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Pinocchio in Africa   By:

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This eBook was produced by Walter Moore and formatted by James Linden and James Nugen.

Pinocchio In Africa By Cherubini Translated by Angelo Patri

1. Preface 2. Why Pinocchio Did Not Go To School 3. Pinocchio Assists In Welcoming The Circus 4. Pinocchio Among The Wild Animals 5. Pinocchio Makes Friends With The Wild Animals 6. Pinocchio Determines To Go To Africa 7. Pinocchio In Doubt 8. He Bids Good by To The Animals 9. Pinocchio Does Not Sleep 10. Pinocchio Eats Dates 11. Pinocchio Lands On A Rock 12. The First Night In Africa 13. Pinocchio Is Well Received 14. Pinocchio Is Arrested 15. Pinocchio's Father 16. Pinocchio Sells Drinking Water 17. A Ride On A Dog's Back 18. The Cave 19. The Caravan 20. The Baby Pulls His Nose 21. Pinocchio Travels With The Caravan 22. He Is Offered For Sale 23. The Bird In The Forest 24. His Adventure With A Lion 25. Pinocchio Is Brought Before The King 26. The Monkeys Stone The Marionette 27. Pinocchio Dreams Again 28. Pinocchio Is Carried Away In An Eggshell 29. Pinocchio Escapes Again 30. Pinocchio Is Swallowed By A Crocodile 31. Pinocchio Is Made Emperor 32. His First Night As Emperor 33. He Sends For The Royal Doctor 34. An Old Story 35. His Duties As Emperor 36. Pinocchio Makes His First Address 37. The Emperor Becomes As Black As A Crow 38. The Hippopotamus Hunt 39. The Emperor Surprises His Subjects By His Wisdom 40. Pinocchio Travels Through The Empire 41. Pinocchio Is Placed In A Cage 42. Pinocchio Performs For The Public 43. Pinocchio Breaks The Cage And Makes His Escape

1. Preface

Collodi's "Pinocchio" tells the story of a wooden marionette and of his efforts to become a real boy. Although he was kindly treated by the old woodcutter, Geppetto, who had fashioned him out of a piece of kindling wood, he was continually getting into trouble and disgrace. Even Fatina, the Fairy with the Blue Hair, could not at once change an idle, selfish marionette into a studious and reliable boy. His adventures, including his brief transformation into a donkey, give the author an opportunity to teach a needed and wholesome lesson without disagreeable moralizing.

Pinocchio immediately leaped into favor as the hero of Italian juvenile romance. The wooden marionette became a popular subject for the artist's pencil and the storyteller's invention. Brought across the seas, he was welcomed by American children and now appears in a new volume which sets forth his travels in Africa. The lessons underlying his fantastic experiences are clear to the youngest readers but are never allowed to become obtrusive. The amusing illustrations of the original are fully equaled in the present edition, while the whimsical nonsense which delights Italian children has been reproduced as closely as a translation permits.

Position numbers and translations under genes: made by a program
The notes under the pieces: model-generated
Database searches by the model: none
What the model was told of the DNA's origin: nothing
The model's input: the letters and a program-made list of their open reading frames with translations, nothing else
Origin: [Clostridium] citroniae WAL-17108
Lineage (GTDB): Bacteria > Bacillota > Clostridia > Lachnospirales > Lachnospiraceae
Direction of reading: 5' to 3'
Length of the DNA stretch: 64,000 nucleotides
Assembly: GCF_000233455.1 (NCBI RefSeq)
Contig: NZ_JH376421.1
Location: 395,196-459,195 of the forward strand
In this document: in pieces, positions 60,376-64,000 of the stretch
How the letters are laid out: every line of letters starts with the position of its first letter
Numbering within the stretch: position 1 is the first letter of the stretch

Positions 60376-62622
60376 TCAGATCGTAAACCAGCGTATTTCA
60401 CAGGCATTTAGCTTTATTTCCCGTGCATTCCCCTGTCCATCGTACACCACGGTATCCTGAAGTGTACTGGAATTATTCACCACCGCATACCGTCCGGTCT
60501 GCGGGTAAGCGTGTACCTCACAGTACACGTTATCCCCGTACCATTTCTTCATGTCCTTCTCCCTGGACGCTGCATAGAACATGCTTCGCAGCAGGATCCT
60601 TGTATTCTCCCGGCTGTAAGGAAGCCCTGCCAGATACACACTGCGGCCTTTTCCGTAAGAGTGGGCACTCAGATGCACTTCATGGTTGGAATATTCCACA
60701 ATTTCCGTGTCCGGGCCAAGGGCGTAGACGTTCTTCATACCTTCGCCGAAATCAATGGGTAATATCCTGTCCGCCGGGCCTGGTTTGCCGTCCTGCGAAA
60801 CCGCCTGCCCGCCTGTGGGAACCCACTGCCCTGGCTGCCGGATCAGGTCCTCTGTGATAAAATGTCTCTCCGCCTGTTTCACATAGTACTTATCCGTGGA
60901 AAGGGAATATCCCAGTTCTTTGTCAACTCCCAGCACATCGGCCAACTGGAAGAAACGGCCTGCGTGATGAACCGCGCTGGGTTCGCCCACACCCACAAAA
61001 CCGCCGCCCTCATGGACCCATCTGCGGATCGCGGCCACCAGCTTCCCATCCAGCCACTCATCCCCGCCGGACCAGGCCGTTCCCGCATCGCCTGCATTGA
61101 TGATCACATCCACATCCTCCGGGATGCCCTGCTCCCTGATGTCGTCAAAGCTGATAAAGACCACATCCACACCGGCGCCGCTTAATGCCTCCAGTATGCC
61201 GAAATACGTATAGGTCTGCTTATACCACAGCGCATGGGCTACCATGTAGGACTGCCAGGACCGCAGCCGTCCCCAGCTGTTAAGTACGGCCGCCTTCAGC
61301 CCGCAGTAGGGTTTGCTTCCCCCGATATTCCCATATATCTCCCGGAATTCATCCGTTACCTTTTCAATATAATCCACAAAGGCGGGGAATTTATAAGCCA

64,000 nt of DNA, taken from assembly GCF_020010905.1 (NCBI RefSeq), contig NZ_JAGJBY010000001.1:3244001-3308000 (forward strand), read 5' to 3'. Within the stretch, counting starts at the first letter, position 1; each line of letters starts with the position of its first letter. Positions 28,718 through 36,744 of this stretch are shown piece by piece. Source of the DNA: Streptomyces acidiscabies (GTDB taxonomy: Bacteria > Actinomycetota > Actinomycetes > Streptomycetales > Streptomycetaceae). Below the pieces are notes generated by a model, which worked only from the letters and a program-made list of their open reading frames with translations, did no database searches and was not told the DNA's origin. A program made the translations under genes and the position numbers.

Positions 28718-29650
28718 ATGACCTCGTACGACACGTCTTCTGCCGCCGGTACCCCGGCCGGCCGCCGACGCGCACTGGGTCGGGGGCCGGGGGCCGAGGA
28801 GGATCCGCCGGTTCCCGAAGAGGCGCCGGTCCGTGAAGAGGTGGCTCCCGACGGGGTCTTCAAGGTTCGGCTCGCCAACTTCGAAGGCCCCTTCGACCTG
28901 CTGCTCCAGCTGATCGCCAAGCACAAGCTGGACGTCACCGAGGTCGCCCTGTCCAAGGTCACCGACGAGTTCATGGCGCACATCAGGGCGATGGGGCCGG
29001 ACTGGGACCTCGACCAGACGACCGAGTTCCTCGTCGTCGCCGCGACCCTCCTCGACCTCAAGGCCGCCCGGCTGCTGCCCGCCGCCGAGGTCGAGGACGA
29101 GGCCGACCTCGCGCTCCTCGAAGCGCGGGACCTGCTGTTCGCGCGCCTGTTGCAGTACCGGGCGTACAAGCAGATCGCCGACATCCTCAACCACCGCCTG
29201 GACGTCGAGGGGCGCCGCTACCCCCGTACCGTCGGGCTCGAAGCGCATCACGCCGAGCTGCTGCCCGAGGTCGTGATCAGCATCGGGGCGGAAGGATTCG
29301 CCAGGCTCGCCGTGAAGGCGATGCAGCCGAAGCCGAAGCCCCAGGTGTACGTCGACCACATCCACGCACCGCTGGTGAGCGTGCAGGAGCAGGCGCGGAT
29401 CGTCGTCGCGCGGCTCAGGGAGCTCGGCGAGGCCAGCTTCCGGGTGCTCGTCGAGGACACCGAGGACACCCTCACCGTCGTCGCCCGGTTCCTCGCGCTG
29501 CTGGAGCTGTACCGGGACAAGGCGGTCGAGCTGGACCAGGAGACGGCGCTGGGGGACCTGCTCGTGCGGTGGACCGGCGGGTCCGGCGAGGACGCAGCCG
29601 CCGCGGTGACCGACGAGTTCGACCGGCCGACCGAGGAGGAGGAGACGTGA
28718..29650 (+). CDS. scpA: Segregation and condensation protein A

2. Why Pinocchio Did Not Go To School

ONE morning Pinocchio slipped out of bed before daybreak. He got up with a great desire to study, a feeling, it must be confessed, which did not often take hold of him. He dipped his wooden head into the cool, refreshing water, puffed very hard, dried himself, jumped up and down to stretch his legs, and in a few moments was seated at his small worktable.

There was his home work for the day, twelve sums, four pages of penmanship, and the fable of "The Dog and the Rabbit" to learn by heart. He began with the fable, reciting it in a loud voice, like the hero in the play: "'A dog was roaming about the fields, when from behind a little hill jumped a rabbit, which had been nibbling the tender grass.'

"Roaming, nibbling. The teacher says this is beautiful language. Maybe it is; I have nothing to say about that. Well, one more.

"'A dog was roaming about the fields when he saw run out a rabbit which which ' I don't know it; let's begin again. 'A dog was running about eating, eating ' But eating what? Surely he did not eat grass!

"This fable is very hard; I cannot learn it... Continue reading book >>

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